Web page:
The Jaipur Literature Festival (JLF) kicked off today with Sanjoy Roy, producer of the event, taking the mike on the front lawns to welcome everyone. But before he could go beyond the first word, a jingle played on thevideo screen.

“We are the blackberry boys” from Vodafone played while everyone including Sanjoy Roy waited for it to finish. This was a first at the festival. A commercial break before a session. Fortunately, it did not repeat through the rest of the sessions.
Welcoming everyone from all the continents of the world, Roy threw open the festival platform for a five day feast of debate and dialogue.
The tall brass lamps were lit by Indian Council for Cultural Relations (ICCR) President Karan Singh andRajasthan Chief Minister Ashok Gehlot in the presence of the festival founders and directors.
Faith Singh spoke about the traditions and languages of India that are in danger of slowly disappearing, some may say rapidly. At the start of her short address she mentioned that she has lived in Jaipur for several years, is married and living here and for good measure added in Hindi, “meiin is jagah se hoon”. So don’t go on about my being a gori. Don’t go on about my colour, she said.
Was this a response to the piece on JLF by Hartosh Singh Bal of Open magazine? It definitely appeared so.
William Dalrymple spoke next saying that the festival has grown considerably over the years. He went over the history of the festival right from its inception till its present day. The number of authors has grown to 222 and this year and the grounds have been further expanded to accommodate more sessions and bigger crowds.
Namita Gokhale said the festival was among other things the creation of a democratic intellectual arena for simultaneous and conflicting worlds to interact . So every year in January the world visits Jaipur and Jaipur visits the world.
Dr Karan Singh spoke next, quoting frequently from the Ram Charitmanas. He said, “India is the only country in the world to have creative literature in 25 languages.” He suggested that all the languages should be included in the festival and stressed the importance of translations and poetry in the literary arena.
Sheldon Pollock, the Sanskrit scholar and professor at the University of Columbia started his keynote address by saying, “A poet writes poems but it is the scholar who understands them.”
Sheldon Pollock delivering the keynote address at the Jaipur Literature Festival on January 21, 2011.

Sheldon Pollock delivering the keynote address at the Jaipur Literature Festival on January 21, 2011.
Recalling previous keynote speakers of the last two years, Girish Karnad and U R Ananthamurthy, Pollock said that literary festivals were happening in India as early as the end of the 12th century when a multiplicity of literary creative activities took place in Northern Karnataka in the region of Kalyana. There was a need to preserve old classical and all Indian languages including Kannada, Assamese, Gujarathi, Marathi.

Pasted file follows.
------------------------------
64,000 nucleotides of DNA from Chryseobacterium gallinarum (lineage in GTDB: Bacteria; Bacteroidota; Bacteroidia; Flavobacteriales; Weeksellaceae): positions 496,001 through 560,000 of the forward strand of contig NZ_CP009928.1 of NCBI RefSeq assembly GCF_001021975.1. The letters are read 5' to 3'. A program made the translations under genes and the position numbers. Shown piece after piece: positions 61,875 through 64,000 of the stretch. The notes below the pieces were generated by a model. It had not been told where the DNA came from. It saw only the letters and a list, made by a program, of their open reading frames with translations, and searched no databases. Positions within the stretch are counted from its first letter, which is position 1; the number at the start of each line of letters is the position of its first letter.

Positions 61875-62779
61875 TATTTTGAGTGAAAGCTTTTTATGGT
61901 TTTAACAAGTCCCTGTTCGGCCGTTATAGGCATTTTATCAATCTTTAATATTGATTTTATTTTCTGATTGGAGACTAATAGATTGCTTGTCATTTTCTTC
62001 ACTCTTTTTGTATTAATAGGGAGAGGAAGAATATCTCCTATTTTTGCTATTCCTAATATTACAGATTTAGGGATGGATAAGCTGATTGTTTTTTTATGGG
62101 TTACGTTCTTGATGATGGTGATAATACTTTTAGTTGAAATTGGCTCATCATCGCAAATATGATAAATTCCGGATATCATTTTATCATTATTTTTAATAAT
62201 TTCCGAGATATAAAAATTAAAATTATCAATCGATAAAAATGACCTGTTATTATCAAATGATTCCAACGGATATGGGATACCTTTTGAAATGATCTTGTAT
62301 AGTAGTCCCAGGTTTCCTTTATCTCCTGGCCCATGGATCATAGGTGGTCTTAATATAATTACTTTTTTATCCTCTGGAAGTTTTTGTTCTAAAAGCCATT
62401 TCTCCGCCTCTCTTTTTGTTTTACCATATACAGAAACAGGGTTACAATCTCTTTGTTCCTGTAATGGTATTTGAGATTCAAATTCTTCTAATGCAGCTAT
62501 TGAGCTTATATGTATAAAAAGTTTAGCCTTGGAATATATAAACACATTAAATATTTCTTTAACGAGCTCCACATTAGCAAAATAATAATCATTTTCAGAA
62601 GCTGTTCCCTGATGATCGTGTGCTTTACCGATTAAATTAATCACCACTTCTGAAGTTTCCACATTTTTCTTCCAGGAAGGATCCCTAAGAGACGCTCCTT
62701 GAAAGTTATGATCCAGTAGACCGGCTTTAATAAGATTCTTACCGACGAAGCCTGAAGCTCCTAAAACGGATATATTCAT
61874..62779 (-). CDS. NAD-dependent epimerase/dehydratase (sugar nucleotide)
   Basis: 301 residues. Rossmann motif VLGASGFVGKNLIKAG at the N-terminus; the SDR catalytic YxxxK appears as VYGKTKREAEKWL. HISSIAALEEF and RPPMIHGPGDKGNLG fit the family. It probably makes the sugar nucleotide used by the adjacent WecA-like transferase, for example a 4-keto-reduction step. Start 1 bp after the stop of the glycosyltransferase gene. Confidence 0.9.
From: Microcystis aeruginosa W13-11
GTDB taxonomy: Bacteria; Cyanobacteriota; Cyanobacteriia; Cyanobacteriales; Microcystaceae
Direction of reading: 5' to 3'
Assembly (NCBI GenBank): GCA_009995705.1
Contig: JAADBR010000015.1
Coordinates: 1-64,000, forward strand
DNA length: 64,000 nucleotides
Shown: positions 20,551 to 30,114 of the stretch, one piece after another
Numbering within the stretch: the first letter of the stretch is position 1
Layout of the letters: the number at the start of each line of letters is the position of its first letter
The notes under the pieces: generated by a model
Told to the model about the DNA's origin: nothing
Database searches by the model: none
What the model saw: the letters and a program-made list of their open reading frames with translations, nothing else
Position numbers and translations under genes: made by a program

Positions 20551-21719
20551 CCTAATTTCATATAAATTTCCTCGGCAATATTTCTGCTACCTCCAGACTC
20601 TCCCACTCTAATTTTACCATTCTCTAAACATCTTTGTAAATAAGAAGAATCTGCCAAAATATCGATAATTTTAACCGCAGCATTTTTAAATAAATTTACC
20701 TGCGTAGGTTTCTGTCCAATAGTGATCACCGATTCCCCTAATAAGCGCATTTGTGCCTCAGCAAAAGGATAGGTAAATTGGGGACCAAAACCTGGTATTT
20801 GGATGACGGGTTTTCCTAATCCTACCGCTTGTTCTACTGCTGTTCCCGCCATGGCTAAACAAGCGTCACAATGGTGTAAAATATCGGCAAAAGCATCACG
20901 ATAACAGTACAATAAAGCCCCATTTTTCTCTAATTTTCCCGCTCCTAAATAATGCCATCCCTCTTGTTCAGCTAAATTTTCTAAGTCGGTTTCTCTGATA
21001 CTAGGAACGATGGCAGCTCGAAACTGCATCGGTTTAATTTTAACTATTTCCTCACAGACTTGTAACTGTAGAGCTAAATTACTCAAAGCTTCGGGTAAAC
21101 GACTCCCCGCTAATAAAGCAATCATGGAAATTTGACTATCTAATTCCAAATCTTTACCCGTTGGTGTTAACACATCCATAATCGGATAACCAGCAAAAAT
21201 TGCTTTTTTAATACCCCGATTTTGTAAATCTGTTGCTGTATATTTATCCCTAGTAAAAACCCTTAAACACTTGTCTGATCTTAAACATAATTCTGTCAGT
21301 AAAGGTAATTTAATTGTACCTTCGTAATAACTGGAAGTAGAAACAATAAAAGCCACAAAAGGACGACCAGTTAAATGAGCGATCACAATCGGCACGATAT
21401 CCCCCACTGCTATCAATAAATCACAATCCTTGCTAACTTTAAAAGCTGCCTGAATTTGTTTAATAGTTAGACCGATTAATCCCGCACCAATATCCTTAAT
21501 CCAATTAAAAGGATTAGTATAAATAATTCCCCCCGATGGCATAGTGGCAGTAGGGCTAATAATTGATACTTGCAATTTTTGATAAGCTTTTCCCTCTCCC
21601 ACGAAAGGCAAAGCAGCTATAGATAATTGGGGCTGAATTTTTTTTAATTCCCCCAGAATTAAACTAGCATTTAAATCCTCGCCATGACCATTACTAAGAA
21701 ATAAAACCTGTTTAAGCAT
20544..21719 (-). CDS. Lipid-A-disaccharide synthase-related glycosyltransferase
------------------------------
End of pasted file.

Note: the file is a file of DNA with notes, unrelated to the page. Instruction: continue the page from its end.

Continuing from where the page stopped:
When there are problems that need to be tackled seriously, India had managed to tackle them effectively. There was a need for an Indian Institute of Classical Studies to be established on similar lines as the Indian Institutes of Technology (IITs), Indian Institutes of Management ( IIMs) and the Indian Institute of Science (IISc).
The session with Orhan Pamuk in conversation with Chandrahas Choudhary was interesting from the start. He spoke about his earliest ambition to be a painter and then becoming a writer.
He felt the immediate joys of seeing the world through not only words but also colours that were akin to the joys of looking at 16th century Islamic miniature paintings. The past is not only to be preserved in a museum but to be reinvented to help us in understanding our culture. It was important to rewrite the past in such a way that it lives in history and in the imagination of the people.
He read a passage from his book My name is Red which had been kept open and face down on the table. When Chandrahas Choudhary picked up the book to glance through it, Pamuk snatched it back and placed it on the table evoking laughter from the audience. When the session was thrown open toquestions, Pamuk requested that questions be short.
One man in the audience asked the author which love was deeper, the spiritual one or the sexual one. Pamuk was quick to reply that the one that penetrated more was the deeper love, adding that he used the word penetration since the question mentioned depth of love!
The session titled Emperor of Maladies was a discussion on the experience of cancer patients, their treatment, and books that deal with cancer. Siddhartha Mukherjee, author, Katherine Russell Rich, a cancer patient and author, and Kavery Nambisan, surgeon and author, participated in this very engaging discussion.
Orhan Pamuk (seated right), in conversation with Chandrahas Choudhary at the Jaipur Literature Festival on January 21, 2011.

Orhan Pamuk (seated right), in conversation with Chandrahas Choudhary at the Jaipur Literature Festival on January 21, 2011.
James Kelman, winner of the Booker prize in 1994 for his novel “How late it was, how late,” and a resident of Glasgow, Scotland spoke about the need for writers to write in the language other than the standard English used in most Anglo/ American novels and books. It was important to get the right syntax and punctuation to give the correct rhythm of the spoken language.
One of the evening sessions on Bulle Shah with singing of his poetry by Ali Sethi and Madan Gopal Singh in Punjabi was outstanding.